VIDEO: Finding the Hero in Troubled Youth

Ken Hardy on Trauma Treatment that Taps into the Hero that Resides in All Youth

In the black-and-white popular view of trauma, people who have gone through life-threatening or injurious experiences either grow up to be innocent victims or damaged villains, with little room for the shades of gray therapists frequently encounter in their work. Therapists know that people who survive trauma are varied, flawed, strong, and most of all, human. That’s why in choosing material for our virtual conference, we made sure to include sessions on trauma that focus on building resilience and resources, even among clients who are triggering, difficult, or perpetrators themselves.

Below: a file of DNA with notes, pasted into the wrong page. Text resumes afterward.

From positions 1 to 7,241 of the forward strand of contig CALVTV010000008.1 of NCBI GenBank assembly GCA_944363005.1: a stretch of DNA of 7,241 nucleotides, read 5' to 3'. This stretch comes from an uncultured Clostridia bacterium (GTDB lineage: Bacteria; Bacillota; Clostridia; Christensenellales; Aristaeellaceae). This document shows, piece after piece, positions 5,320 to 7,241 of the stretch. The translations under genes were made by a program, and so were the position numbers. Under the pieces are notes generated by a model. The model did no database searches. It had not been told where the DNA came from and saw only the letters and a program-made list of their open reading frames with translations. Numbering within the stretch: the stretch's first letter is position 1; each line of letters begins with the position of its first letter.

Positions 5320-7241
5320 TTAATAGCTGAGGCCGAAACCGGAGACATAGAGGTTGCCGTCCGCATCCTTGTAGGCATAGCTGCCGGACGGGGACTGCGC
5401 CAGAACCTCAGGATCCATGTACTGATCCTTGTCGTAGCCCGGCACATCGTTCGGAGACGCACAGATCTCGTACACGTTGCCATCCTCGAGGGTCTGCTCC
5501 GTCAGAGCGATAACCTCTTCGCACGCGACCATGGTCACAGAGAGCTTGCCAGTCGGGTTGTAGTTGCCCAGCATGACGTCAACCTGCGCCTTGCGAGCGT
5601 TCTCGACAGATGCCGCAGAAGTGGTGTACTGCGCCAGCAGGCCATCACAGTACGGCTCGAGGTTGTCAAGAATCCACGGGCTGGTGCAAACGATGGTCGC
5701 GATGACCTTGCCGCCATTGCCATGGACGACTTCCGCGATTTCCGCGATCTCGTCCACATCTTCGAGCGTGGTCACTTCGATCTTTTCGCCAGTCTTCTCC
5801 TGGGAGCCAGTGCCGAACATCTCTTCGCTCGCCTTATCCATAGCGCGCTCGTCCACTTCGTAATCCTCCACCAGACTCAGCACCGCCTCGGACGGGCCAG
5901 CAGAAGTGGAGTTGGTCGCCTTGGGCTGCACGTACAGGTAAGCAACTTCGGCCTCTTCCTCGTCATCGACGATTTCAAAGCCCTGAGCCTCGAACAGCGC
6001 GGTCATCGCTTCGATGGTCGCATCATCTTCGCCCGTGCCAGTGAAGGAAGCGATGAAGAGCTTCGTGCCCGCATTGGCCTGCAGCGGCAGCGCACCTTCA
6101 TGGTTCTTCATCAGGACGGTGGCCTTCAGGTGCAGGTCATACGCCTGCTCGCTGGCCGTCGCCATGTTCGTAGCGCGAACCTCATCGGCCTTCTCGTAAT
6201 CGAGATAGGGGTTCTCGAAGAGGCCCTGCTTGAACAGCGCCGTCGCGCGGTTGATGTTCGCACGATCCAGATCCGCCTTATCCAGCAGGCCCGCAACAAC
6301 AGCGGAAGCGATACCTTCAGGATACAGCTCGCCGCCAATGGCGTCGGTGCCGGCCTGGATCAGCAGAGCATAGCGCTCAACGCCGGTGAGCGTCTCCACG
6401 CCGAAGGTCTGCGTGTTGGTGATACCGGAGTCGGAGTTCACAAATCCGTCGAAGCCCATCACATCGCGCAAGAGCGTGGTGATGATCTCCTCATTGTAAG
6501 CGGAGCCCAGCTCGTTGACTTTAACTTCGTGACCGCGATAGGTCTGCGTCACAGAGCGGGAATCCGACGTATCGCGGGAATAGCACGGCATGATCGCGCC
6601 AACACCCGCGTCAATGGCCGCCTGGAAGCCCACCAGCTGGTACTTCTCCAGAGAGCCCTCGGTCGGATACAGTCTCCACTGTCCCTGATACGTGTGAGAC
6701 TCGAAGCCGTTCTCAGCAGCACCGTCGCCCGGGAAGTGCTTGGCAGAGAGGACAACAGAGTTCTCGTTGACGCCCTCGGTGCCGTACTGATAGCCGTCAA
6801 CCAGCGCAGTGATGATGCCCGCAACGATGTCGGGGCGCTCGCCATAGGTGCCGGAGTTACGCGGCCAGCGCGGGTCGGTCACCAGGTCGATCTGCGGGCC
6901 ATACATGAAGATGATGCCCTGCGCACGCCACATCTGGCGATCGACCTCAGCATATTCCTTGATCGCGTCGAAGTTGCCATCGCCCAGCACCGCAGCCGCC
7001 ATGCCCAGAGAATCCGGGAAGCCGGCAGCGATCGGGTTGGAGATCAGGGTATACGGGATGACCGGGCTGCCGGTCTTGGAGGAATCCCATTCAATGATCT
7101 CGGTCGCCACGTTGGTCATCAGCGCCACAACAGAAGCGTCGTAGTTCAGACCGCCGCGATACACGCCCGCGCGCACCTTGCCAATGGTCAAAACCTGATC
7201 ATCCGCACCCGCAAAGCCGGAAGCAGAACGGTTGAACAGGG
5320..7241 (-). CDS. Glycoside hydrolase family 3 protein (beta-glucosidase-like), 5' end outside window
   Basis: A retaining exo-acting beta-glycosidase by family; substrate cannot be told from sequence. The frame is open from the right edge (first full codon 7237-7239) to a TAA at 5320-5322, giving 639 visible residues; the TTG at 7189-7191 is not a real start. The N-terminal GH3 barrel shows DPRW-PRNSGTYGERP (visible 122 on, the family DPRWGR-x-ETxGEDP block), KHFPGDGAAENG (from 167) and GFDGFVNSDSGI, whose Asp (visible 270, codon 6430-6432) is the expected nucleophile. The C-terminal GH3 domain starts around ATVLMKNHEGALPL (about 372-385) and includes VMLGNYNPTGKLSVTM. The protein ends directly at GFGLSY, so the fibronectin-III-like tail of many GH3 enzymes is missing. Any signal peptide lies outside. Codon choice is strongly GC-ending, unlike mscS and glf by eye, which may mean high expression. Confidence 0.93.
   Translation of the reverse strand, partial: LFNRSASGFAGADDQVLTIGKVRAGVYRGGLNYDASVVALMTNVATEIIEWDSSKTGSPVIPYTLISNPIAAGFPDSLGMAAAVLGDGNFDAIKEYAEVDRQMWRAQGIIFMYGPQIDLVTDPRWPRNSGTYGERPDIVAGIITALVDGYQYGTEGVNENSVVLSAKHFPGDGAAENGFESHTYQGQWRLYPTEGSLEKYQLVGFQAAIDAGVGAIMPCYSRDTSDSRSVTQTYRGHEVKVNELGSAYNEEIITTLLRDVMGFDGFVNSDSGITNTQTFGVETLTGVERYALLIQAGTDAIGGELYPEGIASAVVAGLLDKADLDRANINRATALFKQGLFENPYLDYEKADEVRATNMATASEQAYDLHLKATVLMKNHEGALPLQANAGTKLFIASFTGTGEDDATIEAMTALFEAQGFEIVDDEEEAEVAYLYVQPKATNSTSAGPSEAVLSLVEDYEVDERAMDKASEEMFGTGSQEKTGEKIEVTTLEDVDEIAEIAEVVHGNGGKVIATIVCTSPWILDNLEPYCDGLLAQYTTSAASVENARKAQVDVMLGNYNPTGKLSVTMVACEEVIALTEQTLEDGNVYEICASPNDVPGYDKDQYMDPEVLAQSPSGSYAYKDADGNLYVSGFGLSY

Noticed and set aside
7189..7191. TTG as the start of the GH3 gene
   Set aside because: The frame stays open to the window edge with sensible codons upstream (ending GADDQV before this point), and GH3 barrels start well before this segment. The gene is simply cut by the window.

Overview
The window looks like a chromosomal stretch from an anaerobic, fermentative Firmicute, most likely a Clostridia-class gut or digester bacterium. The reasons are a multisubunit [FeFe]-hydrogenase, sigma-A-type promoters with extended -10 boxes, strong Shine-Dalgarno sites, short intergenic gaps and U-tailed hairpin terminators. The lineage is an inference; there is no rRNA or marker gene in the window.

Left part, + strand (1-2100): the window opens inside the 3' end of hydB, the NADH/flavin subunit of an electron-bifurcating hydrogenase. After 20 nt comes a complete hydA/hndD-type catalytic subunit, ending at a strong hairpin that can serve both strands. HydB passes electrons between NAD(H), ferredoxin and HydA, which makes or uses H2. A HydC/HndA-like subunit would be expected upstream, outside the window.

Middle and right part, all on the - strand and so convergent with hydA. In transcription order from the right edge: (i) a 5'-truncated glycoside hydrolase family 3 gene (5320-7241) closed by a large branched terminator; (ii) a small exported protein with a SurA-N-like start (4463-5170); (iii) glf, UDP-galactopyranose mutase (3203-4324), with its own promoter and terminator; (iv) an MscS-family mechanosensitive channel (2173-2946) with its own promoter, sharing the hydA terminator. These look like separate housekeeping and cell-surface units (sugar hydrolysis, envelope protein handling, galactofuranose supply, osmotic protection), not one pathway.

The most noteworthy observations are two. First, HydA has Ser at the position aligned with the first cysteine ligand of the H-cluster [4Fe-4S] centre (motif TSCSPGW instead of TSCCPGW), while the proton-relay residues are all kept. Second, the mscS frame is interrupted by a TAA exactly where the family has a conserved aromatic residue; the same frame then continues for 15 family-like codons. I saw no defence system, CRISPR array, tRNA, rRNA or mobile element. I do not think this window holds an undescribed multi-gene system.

Ken Hardy, director of the Eikenberg Institute for Relationships, recognizes not only the humanity of difficult youth, but also the heroism that allows them to survive in the midst of overwhelming chaos. Working with young people who regularly inhabit the roles of both victim and perpetrator, Ken makes sure to build the foundation of his therapy on clients’ redeeming qualities. In this clip, he gives an example of finding the hero in a client with a family history of incarceration.





Rich Simon

Richard Simon, PhD, founded Psychotherapy Networker and served as the editor for more than 40 years. He received every major magazine industry honor, including the National Magazine Award. Rich passed away November 2020, and we honor his memory and contributions to the field every day. 

Kenneth V. Hardy

Kenneth V. Hardy, PhD, is director of the Eikenberg Institute for Relationships and professor of marriage and family therapy at Drexel University.